The Spring rally in fed cattle price, Choice, and Select beef cutout values has extended into the calf and feeder market.  Number 1, 5-600 pound steers in the Southern Plains have crept up from about $148 in early January to over $165 by the end of March.  Calves of these weights typically rise in the Spring.  Much of this seasonal increase is a supply driven phenomenon in that there are fewer calves of those weights around at this time of the year.

Heavier feeder cattle (7-800 pound) prices in the Southern Plains have increased about $8 per cwt this Spring.  But all that increase occurred in March.   Both supply and demand for calves play a role in spring time prices.  Over the next couple of months, supplies will be increasing as these feeders come off wheat and other pastures.  On the demand side, feedlot’s demand for feeders will be affected by fed cattle and feed prices.  Deferred futures for fed cattle that will finish later in the summer remain around $107.  Feeder cattle and lighter calf prices will be pressured by fed cattle prices (and their rally duration) and increasing supplies on the market.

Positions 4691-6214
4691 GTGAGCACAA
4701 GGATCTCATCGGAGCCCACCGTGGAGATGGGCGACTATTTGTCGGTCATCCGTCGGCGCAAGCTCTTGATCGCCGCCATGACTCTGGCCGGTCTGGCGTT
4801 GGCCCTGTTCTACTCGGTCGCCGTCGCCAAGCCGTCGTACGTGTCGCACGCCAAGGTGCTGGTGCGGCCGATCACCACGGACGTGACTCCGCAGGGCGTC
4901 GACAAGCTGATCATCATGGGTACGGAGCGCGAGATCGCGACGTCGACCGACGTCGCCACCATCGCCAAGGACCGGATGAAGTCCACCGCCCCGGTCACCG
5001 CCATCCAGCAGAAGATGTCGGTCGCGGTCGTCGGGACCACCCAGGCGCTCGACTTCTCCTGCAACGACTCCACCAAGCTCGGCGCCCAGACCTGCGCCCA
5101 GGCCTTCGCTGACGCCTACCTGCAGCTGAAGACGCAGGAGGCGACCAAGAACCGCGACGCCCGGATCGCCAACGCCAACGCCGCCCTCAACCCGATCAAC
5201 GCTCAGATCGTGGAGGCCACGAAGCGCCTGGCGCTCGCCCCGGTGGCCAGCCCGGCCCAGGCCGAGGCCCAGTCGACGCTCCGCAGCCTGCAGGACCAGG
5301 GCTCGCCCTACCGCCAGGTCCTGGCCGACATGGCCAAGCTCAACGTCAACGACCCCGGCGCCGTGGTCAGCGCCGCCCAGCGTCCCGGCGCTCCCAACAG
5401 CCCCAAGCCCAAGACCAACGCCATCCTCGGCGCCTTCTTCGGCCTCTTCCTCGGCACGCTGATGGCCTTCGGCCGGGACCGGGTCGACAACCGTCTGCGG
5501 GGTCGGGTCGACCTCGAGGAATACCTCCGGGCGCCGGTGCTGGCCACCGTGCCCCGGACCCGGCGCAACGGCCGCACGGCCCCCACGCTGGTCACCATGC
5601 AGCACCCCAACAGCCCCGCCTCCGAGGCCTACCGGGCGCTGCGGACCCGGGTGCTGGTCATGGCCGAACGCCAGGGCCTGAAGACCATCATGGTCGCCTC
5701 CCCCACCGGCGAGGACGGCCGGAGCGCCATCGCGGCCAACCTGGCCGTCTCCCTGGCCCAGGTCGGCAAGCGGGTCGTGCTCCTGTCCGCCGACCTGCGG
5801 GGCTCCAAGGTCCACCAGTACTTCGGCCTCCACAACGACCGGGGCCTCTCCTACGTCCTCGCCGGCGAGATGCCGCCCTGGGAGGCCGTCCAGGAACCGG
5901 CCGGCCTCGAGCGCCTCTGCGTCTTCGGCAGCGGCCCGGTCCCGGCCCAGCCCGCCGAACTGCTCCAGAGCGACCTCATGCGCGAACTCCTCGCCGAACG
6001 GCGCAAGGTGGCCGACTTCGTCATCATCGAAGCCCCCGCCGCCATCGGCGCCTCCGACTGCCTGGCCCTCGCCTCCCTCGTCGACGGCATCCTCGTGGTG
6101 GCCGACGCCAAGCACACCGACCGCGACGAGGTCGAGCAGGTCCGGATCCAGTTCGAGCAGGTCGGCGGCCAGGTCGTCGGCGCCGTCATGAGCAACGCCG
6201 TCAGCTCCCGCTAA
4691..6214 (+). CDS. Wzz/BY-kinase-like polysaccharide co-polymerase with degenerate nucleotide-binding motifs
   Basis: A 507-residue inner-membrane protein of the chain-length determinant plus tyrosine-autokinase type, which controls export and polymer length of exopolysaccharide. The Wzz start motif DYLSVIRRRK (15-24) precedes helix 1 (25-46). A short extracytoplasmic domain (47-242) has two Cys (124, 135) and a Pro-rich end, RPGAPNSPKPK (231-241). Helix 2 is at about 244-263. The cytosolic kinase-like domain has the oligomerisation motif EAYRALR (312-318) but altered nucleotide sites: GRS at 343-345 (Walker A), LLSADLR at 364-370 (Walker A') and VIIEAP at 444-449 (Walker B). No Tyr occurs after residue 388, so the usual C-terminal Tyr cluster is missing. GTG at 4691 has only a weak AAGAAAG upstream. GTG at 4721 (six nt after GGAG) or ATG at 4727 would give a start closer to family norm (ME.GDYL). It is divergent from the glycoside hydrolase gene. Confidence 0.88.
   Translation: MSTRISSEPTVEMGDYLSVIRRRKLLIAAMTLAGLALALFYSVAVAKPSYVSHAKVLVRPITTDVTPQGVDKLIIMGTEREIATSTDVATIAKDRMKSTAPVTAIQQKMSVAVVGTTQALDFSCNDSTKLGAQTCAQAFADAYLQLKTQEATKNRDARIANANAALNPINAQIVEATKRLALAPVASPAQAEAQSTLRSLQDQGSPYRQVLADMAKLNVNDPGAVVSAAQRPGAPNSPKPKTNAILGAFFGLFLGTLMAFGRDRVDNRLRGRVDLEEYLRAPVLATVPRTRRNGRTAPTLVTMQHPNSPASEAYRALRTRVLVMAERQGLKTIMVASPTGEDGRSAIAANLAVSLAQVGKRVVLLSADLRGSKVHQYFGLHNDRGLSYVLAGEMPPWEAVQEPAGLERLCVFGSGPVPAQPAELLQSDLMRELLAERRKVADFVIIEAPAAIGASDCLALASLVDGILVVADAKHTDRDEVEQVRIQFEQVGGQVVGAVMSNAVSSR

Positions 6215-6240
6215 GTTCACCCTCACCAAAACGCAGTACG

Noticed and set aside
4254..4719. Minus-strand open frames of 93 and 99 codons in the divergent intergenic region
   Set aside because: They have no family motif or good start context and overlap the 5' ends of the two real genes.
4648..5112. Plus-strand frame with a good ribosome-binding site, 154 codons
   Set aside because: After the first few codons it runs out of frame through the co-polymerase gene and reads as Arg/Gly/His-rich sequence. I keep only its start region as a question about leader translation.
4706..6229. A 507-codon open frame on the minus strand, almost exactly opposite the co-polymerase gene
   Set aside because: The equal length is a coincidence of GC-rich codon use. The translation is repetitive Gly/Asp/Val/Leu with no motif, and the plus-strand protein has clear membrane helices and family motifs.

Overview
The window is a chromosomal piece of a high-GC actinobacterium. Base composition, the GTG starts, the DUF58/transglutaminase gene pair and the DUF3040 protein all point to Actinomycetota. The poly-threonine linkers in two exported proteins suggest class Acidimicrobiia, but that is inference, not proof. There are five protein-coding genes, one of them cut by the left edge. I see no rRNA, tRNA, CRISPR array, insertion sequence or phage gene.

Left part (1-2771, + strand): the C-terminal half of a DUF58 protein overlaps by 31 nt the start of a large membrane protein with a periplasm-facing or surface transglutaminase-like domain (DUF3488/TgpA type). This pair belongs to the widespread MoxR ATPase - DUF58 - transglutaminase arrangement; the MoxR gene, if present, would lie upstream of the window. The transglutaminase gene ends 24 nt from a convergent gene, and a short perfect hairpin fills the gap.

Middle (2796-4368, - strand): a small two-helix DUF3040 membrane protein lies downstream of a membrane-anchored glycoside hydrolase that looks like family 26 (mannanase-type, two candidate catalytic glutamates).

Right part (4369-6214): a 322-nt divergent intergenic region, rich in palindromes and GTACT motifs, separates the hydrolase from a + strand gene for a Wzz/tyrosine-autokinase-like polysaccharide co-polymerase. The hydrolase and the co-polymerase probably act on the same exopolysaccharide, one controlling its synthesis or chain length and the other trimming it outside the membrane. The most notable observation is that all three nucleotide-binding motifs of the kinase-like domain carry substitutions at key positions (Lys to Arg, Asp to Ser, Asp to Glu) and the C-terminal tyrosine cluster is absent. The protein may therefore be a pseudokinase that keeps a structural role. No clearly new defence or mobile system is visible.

Speaking of feed prices, USDA released its prospective plantings report.  Low feed prices, record large production, and large stocks are fueling record large meat production this year.  Corn acres were estimated to be 89.99 million acres, down about 4 million acres on corn prices that are likely below many farmer’s production costs.  An estimated 89.5 million acres are estimated to be planted to soybeans (up 6 million acres), on better soybean prices relative to corn.  The report came very close to indicated more acres planted to soybeans than corn for the first time ever.  (I think the trend of acres planted to soybeans and corn is one of the more interesting changes in long term U.S. agriculture.)

After the crop is planted crop development and weather will begin to affect prices.  Fewer planted acres of corn will likely begin to result in higher corn prices.  Developments in feed prices this summer will affect calf and feeder prices later in the year.

The Markets

Fed cattle declined a couple dollars per cwt at the end of March compared to the week before.  It was a mixed bag on heavier feeder steers with higher prices in Montana and lower prices, generally, in Nebraska and Oklahoma.  As is often the case, calf prices jumped up with recent much needed rains.  The beef cutout dropped sharply, especially as the week went on.